Politicians often say things they wish they hadn’t. Sometimes we’re trying to be funny and the humor falls flat. Sometimes anger or frustration gets the better of us. And sometimes, a politician will say something so flippant and insulting, out of total disregard for those who are suffering, that even supporters’ eyebrows are raised.
Gov. Jay Inslee’s recent response to a reporter about reforming Washington’s executive-powers law, in the wake of the pandemic, falls into this last category.
“I’m not sure I want to reform a system that just won the Super Bowl.”
First, the comment completely misses the point. Republicans, and some Democrats, are calling for executive-powers reform not to punish the current governor, but to more clearly define the authority the executive branch has during a declared state of emergency. How long can any governor of Washington let an emergency order continue before it must be reviewed and approved by the Legislature? When do the people get to weigh in? When are the checks and balances provided in our Constitution restored?
Republicans sponsored several bills during this year’s session to update the 1969 executive-powers law, but majority Democrats wouldn’t give even one a hearing. Instead, the first bill they passed, which took effect immediately, abdicated what little oversight the Legislature did have and gave the governor unchecked authority – like a monarch or a dictator.
Second, is surviving 16 months of sickness, death, financial ruin, desperation and mental crises a reason to spike the ball, especially while people are still suffering and grieving their losses? What a stunningly tone-deaf dismissal of all the hardships experienced by people across the state.
Declaring a state of emergency was the right thing to do and, although it was tough to handle sometimes, the precautions people had to take did save lives. I won’t dispute that. But the governor’s actions also had considerable collateral damage that should not be so callously brushed off.
The Employment Security Department reports that we have 175,000 fewer jobs today than we did before the pandemic. We had the fifth-highest number of business closures in the country, thousands of which are permanent. News stories about the new jobs in our economy are misleading. Those jobs aren’t new. Someone held them before the shutdowns.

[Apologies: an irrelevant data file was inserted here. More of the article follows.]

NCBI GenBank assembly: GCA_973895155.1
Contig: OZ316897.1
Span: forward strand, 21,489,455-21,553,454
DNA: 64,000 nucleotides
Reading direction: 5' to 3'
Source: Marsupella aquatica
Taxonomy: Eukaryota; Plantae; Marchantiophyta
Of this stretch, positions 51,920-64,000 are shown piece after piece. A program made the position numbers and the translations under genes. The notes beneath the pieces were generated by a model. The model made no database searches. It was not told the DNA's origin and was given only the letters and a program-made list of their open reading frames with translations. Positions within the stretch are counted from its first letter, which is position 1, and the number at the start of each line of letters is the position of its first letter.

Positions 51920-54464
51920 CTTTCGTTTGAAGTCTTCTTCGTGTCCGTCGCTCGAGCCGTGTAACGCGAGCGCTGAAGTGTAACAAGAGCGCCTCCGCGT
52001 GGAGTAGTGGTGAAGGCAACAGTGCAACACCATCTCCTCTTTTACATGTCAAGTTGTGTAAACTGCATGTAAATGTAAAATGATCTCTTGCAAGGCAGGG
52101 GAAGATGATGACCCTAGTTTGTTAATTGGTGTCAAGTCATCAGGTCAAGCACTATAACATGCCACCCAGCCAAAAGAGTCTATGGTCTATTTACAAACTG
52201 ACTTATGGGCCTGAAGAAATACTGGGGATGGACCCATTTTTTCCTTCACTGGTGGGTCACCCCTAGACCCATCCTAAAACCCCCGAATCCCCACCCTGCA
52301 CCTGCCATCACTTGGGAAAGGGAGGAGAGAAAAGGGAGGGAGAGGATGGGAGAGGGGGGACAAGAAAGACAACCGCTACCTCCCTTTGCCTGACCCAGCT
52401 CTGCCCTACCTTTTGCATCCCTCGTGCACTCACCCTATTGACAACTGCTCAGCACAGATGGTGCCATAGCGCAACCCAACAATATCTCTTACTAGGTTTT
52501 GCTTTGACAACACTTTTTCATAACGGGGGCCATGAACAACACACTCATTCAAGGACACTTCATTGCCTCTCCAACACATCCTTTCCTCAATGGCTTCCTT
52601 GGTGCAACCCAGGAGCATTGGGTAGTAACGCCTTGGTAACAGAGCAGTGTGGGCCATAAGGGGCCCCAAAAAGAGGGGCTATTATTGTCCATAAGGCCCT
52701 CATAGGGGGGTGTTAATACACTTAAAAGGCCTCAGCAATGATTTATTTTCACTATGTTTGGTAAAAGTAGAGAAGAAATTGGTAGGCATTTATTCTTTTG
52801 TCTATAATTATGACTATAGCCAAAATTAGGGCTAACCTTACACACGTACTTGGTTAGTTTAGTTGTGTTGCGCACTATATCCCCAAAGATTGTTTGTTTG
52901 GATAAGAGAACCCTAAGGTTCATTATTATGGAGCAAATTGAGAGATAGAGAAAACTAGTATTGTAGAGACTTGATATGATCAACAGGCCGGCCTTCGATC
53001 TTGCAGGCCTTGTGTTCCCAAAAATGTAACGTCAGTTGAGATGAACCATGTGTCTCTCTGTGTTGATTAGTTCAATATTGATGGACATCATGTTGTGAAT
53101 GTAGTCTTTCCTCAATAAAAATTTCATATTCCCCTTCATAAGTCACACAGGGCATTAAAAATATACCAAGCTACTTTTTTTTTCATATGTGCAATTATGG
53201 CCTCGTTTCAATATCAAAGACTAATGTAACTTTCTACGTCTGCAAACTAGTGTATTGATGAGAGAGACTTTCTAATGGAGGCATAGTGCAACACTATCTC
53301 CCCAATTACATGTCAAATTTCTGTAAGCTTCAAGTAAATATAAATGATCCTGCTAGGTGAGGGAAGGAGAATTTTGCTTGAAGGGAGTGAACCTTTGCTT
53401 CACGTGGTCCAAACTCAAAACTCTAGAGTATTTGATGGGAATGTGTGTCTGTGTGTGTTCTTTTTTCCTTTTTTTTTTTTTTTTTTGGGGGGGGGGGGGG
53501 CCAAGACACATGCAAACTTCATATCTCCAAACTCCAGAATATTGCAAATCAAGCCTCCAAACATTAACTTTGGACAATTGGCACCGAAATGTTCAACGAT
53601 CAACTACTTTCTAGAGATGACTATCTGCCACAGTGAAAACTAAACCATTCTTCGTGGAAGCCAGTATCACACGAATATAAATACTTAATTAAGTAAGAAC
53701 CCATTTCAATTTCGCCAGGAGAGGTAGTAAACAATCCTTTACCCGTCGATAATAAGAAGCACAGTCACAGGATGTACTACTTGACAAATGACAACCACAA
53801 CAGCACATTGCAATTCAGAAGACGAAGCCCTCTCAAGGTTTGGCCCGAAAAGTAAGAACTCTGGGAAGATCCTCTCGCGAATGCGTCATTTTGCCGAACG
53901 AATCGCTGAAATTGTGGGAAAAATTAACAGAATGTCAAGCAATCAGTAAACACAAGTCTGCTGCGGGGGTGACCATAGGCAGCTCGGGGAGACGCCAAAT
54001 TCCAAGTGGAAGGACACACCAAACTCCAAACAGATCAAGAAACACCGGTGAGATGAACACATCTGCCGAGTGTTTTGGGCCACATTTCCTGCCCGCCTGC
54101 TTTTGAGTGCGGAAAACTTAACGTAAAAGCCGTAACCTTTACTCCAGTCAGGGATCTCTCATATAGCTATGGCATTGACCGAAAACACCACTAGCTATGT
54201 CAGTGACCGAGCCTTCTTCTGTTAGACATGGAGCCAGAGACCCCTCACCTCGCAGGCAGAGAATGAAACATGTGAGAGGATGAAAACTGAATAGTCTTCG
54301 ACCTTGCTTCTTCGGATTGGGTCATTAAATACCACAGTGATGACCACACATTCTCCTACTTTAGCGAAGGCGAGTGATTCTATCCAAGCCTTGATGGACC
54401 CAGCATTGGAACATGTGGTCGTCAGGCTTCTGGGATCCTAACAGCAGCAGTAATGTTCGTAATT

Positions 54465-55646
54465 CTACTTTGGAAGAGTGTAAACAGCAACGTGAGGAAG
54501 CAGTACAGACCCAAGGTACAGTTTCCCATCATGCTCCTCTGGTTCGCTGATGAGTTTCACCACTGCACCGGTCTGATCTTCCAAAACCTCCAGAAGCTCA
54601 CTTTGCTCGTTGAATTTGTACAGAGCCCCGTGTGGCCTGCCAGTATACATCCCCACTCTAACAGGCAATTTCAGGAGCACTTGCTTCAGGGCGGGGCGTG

A recent COVID-19 survey conducted by several state agencies found nearly 60 percent of our high schoolers feel sad or depressed most days and nearly one in five contemplated suicide in the previous 12 months. Some of our own constituents, even as young as 10 years old, have taken their lives.
According to the Department of Health, drug-overdose deaths in Washington were up by over 30 percent from the same time frame in the previous year. The total drug-overdose deaths (1,216) were several times more than the COVID deaths for people under the age of 60 during the same time frame (251).
Families whose loved ones committed suicide because of the mental health impact of the restrictions don’t feel like a victory parade. Families who lost small businesses they’d operated for decades, providing jobs and contributing to their communities, don’t want to kiss a trophy. No one who waded through the swamp of fraud and incompetence at the Employment Security Department, only to wait months for their benefits, cares to give the governor a high-five.
Instead of comparing the past 16 months to something as trivial as a football game, even metaphorically, the governor should view it more as a war. Washington survived the battle better than many other states did. But we will be recovering from the fallout for years to come. That recovery must be managed by the legislators whose job it is to make laws and appropriate funds for recovery projects or assistance.
After a critical-incident response, those who managed it should take a hard look to evaluate what worked and what didn’t. One thing that isn’t working here is the governor’s ability to drag out a state of emergency indefinitely with no accountability to the people.
In the meantime, the governor should apologize for equating a pandemic with a game and dismissing the suffering that continues across Washington. His “Super Bowl” reference was thoughtless.
Sen. John Braun, R-Centralia, represents the 20th Legislative District. He is president of Braun Northwest, a family-owned company that builds specialty emergency vehicles.